Design and Optimization of Portable, High Energy Quantum-Nuclear Reactor

By: Aakash Sunkari

Nuclear reactors are a promising source of clean energy due to their high energy output and capacity. Operating on either principles of nuclear fission (“splitting the atom”) or nuclear fusion (“fusing the atom), nuclear reactors are currently the only alternative source of energy that can compete with fossil fuels in the long run – other clean sources of energy are too inefficient, too expensive, or simply don’t produce enough energy. However, the “atomic age” has died – nuclear reactors are too expensive, incredibly large and complex, and are perceived as dangerous by the general public.

My research focuses on developing a portable nuclear reactor – one which is no larger than your average physics textbook – yet can still produce a high amount of energy on the scale of hundreds of megawatts. Using Monte-Carlo simulation methods through the GEANT4 software developed by CERN, I developed a new artificial nuclear reaction to produce high amounts of electrical energy through nuclear reactions on a smaller scale:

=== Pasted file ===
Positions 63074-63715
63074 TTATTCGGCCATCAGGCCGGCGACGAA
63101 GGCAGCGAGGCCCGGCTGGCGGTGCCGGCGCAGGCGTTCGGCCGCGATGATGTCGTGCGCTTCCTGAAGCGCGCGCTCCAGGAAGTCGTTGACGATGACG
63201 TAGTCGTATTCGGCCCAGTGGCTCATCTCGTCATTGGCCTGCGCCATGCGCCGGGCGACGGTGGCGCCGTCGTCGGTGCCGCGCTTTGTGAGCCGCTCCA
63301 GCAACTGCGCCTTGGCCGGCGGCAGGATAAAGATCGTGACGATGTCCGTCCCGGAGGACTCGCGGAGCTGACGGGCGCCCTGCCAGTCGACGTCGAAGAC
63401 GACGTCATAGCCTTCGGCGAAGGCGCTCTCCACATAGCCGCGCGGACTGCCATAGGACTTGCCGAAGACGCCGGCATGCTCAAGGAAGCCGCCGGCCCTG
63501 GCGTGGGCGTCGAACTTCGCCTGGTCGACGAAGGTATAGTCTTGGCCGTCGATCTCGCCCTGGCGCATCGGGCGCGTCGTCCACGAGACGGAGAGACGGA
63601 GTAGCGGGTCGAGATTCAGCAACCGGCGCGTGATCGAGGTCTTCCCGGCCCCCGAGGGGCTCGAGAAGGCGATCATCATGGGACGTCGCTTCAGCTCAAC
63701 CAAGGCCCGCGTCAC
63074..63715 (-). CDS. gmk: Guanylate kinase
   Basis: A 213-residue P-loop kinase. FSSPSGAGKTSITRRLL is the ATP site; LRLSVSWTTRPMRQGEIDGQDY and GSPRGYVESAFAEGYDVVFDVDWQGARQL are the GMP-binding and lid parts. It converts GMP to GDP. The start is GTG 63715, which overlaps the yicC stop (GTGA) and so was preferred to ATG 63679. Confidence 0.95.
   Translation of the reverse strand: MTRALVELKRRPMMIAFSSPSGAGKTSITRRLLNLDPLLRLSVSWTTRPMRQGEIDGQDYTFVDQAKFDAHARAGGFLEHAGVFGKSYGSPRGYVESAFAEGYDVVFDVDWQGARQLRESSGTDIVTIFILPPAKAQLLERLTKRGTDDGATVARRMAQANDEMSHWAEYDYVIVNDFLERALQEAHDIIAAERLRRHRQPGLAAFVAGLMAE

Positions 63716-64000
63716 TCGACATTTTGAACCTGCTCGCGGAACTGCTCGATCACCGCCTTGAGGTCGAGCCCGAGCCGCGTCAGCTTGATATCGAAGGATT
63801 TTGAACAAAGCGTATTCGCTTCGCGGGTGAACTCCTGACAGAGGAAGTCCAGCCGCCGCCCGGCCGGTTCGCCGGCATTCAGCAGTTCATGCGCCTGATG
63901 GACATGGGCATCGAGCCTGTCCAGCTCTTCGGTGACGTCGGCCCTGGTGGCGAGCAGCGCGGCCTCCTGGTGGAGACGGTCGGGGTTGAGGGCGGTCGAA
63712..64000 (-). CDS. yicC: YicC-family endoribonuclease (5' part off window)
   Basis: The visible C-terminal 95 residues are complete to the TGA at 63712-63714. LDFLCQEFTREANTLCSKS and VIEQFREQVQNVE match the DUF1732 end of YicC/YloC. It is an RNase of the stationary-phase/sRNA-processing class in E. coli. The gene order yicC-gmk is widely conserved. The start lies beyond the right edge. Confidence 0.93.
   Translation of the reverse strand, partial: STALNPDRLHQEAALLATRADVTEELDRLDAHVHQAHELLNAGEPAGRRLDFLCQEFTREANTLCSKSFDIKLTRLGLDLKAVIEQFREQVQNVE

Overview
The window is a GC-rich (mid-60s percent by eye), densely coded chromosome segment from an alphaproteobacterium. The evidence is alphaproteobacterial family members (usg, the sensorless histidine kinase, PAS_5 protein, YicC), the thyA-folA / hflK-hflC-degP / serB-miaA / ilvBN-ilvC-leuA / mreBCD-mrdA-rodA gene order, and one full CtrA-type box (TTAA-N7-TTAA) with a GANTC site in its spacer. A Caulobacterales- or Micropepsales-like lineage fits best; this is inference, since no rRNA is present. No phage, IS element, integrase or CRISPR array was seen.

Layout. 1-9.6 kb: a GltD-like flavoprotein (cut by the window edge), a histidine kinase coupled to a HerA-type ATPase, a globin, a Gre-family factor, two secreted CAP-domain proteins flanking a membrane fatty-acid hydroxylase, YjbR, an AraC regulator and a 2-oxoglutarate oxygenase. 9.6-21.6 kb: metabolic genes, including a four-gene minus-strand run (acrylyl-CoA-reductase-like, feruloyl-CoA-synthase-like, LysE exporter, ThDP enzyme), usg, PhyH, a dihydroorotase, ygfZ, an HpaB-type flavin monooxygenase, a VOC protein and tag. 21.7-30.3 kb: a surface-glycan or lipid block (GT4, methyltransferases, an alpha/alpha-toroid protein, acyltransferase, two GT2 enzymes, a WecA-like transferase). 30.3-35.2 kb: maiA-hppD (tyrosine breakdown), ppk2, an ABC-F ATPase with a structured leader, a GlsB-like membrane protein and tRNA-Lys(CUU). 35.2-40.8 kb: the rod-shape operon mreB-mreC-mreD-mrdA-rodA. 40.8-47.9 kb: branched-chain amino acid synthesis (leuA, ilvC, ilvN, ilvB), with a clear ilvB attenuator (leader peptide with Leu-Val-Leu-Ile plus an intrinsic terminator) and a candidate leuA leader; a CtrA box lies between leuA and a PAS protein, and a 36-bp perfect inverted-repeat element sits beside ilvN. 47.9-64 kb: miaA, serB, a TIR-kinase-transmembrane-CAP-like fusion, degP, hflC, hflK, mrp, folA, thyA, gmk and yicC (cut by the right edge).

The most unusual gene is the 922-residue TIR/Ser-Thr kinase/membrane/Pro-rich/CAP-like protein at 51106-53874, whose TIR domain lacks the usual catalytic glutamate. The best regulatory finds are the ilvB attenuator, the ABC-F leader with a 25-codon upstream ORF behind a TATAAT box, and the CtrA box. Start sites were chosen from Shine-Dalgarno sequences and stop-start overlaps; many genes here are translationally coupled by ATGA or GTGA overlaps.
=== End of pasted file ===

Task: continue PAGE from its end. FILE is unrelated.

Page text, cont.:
The double beta decay isotope 48Ca is used to produce high energy beta particles (4.27 average MeV) and relatively low energy antineutrinos (<0.1 average MeV). These particles have a negative charge. Quantum catalyzation of the isotope is achieved through a Chirped-Pulse Amplification laser, which triggers the Anti-Zeno Effect in 48Ca – allowing it to decay faster and create beta particles at a higher rate. While these beta particles are produced at a high rate, the electrons are directed to a superconducting magnetic energy storage ring, which acts as a “negative” terminal while efficiently storing the energy from the beta particles. This also creates a potential difference between the SMES ring and the 48Ca “core”. The high flux of beta particles creates a current, allowing for the reactor to directly produce electricity. As 48Ca begins to decay into 48Ti, stability is reversed using antineutrino bombardment – this causes inverse beta decay, allowing for the nuclear reaction to be completed again. The overall footprint of the reactor is only 47.85 cubic centimeters, yet has an operating capacity of 250MW and a lifetime of 20 years before needing to refuel.

Leave a Reply